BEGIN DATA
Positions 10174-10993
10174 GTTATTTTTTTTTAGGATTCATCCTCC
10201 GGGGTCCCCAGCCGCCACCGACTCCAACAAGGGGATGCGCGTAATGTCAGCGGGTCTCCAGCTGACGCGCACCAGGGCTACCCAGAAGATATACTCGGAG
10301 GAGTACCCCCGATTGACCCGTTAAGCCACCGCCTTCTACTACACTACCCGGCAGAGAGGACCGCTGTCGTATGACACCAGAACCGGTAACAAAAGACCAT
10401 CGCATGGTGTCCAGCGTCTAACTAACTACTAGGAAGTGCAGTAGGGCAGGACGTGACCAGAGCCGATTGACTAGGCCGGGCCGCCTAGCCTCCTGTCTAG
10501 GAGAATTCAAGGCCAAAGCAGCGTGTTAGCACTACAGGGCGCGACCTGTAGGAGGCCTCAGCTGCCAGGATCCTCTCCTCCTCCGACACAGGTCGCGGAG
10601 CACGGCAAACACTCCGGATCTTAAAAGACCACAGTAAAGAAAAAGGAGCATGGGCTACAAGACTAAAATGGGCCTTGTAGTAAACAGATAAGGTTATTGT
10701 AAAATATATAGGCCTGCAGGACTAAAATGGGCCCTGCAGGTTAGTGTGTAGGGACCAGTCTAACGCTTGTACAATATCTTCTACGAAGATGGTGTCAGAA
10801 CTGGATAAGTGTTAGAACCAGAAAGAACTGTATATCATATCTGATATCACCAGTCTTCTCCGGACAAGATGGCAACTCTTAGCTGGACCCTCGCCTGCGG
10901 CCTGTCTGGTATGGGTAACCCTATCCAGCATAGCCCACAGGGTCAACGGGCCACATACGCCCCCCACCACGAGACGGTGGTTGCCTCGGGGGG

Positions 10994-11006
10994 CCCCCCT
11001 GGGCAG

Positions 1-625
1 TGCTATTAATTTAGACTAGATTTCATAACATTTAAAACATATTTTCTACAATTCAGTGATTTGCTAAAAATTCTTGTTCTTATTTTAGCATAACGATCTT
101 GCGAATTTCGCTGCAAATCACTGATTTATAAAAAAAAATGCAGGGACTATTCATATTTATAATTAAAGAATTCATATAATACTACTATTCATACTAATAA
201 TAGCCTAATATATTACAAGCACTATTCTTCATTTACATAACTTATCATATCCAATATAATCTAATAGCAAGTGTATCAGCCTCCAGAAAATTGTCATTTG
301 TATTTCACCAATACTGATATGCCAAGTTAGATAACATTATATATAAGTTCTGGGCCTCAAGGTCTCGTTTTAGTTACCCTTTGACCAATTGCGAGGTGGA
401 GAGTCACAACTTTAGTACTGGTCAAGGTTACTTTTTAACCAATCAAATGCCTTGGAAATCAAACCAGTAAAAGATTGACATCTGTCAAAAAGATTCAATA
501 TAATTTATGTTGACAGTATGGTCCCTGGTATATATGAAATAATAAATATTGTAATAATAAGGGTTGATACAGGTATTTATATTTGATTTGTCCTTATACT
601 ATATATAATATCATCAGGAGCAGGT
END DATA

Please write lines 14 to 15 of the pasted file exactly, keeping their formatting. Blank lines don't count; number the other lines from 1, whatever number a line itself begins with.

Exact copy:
Positions 1-625
1 TGCTATTAATTTAGACTAGATTTCATAACATTTAAAACATATTTTCTACAATTCAGTGATTTGCTAAAAATTCTTGTTCTTATTTTAGCATAACGATCTT